Neapolitan Mastiff

Updated: February 24, 2020
Neapolitan Mastiff

The Neapolitan Mastiff is a large, robust and muscular dog with many folds in their skin. They are also known for their great loyalty, their powerful temperament and physical strength. This is why they were formerly used for war and as guard dogs. Nowadays, they are great pets. This is especially true for people who have a lot of space in their home and a lot of time to devote to these pets.

These dogs need to socialize and require positive training. For this reason, they are recommended for experienced dog companions. If you are thinking of adopting a pet and you're interested in the Neapolitan Mastiff, take a look at this breed sheet of the Neapolitan Mastiff and learn more about their history, physical characteristics and care, among other things.

  • Europe
FCI classification
  • Group II
Physical characteristics
  • 5-14
  • 14-18
  • 18-22
  • 22-27
  • 27-31
  • More than 31
Adult weight
  • 2-7
  • 7-22
  • 22-55
  • 55-100
  • 100-220
Life expectancy
  • 8-10
  • 10-12
  • 12-14
  • 15-20
Recommended physical activity
  • Low
  • Meidum
  • High
  • Harness
Recommended climate
Type of hair


  1. Origin
  2. Physical Appearance
  3. Temperament and Character
  4. Health and Care
  5. Education and Training


When the Romans invaded the British Isles, they carried their huge Molossus dogs with them that were used as war dogs. Molossus dogs, also known as Molossian hounds or Molossers, were dogs that belonged the Molossians, an ancient Greek tribe and kingdom. These dogs mercilessly attacked the enemies. However once in the British Isles, they encountered even fiercer dogs defending the islands. The Romans were so impressed with the ancestors of the English Mastiff that they crossed them with their Molossians. Thus, the predecessors of the modern Neapolitan Mastiff appeared. Those dogs were fierce, bloodthirsty and ideal for war.

With the passage of time, these Mastiffs were relegated almost exclusively to the region of Naples and were mainly used as guard dogs. In 1946, a dog show was held in Naples and a cytologist named Piere Scanziani recognized the Neapolitan Mastiff. These dogs had been hidden from the world until that moment. Then he devoted himself, along with other fans, to promoting the breed and increasing its population.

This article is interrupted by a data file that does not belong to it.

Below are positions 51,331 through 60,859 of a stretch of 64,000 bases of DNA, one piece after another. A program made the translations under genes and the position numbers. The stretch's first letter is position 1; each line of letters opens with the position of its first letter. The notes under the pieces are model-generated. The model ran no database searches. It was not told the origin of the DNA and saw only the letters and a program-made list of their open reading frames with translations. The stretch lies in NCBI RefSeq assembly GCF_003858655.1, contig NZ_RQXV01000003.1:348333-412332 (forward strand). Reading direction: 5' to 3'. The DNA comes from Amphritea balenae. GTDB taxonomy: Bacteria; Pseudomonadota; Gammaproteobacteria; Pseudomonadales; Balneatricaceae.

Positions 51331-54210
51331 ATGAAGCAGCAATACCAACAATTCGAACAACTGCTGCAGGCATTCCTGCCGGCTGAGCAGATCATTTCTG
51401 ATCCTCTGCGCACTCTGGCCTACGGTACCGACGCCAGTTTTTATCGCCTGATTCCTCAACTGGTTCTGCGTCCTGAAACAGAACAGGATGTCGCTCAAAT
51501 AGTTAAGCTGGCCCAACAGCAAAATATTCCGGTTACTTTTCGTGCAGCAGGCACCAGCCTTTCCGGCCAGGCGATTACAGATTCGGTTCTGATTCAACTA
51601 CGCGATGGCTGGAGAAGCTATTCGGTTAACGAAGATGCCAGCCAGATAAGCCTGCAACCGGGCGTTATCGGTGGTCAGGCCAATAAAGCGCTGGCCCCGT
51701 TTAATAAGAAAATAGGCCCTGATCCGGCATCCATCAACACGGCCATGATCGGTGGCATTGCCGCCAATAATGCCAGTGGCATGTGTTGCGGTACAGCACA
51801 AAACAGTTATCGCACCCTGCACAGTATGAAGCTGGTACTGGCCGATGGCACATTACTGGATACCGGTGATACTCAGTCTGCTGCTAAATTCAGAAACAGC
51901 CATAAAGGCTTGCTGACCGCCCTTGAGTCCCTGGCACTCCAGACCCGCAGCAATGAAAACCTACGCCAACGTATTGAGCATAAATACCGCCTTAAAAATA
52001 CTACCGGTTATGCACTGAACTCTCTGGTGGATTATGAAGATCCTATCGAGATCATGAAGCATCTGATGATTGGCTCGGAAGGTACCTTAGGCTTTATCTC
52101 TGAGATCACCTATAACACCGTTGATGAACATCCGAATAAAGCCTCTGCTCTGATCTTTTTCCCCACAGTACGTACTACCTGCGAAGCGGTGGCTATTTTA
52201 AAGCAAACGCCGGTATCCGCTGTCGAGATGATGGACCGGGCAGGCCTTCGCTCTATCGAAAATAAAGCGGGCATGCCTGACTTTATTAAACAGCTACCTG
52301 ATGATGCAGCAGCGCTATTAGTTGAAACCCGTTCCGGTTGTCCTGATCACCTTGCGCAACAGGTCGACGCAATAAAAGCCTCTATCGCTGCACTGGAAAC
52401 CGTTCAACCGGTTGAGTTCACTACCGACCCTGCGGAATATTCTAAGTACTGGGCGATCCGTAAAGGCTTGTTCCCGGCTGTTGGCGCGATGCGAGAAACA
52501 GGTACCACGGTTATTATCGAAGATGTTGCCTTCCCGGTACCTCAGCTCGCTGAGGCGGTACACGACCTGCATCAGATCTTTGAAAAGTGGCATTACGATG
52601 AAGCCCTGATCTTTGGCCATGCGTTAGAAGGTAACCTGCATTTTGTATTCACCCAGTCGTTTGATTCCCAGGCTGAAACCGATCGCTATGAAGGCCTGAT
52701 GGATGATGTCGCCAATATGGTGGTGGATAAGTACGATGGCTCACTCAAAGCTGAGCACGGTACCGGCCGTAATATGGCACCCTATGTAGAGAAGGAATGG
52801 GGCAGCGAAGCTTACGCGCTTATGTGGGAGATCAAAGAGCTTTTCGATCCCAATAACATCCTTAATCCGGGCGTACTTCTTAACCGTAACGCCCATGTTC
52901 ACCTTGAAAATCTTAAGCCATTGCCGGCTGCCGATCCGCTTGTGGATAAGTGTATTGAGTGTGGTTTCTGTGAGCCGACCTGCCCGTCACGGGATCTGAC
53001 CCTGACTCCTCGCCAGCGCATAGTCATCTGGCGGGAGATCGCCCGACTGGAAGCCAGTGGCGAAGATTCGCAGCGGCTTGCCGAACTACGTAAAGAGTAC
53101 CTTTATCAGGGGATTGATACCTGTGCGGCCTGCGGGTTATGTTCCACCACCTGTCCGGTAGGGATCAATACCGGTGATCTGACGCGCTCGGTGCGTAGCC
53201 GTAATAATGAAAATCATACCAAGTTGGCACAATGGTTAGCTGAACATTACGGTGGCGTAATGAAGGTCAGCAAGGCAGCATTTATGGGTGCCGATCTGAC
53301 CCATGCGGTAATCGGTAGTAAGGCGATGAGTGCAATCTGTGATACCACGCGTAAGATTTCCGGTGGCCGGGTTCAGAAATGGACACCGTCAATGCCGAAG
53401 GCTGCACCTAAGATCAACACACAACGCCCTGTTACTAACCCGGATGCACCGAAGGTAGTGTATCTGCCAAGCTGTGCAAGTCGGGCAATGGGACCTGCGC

Today the Neapolitan Mastiff is a well-known dog throughout the world and has lost much of the aggressive and violent temperament of its ancestors.

Physical Appearance

This heavy, solid and stocky dog ​​has a curious appearance due to its abundantly loose skin and dewlap. Their head is short and has numerous wrinkles and folds. Their skull is wide and flat. The naso-frontal depression (stop) is well marked. The color of the nose corresponds to their fur, being black in black dogs, brown in brown dogs and dark brown in dogs of another color. Their eyes are round, well separated from each other and slightly sunken. Their ears are triangular, small and high inserted. Formerly they were cut, but fortunately that practice has fallen into disuse and is even illegal in many countries.

The body of this Mastiff is longer than their height, thus presenting a rectangular profile. Their body is very robust and strong. Their chest is wide and open. Their tail is very thick at the base and gradually thins towards the end. The cruel custom of amputating it to about 2/3 of its natural length remains, but that custom is also falling into disuse and is increasingly rejected.

The Neapolitan Mastiff's coat is short, rough, hard and dense. It can be gray, leaden gray, black, brown, or reddish. Any of these colors can also be brindle. In addition, they may have small white spots on their forearm and fingertips.

Temperament and Character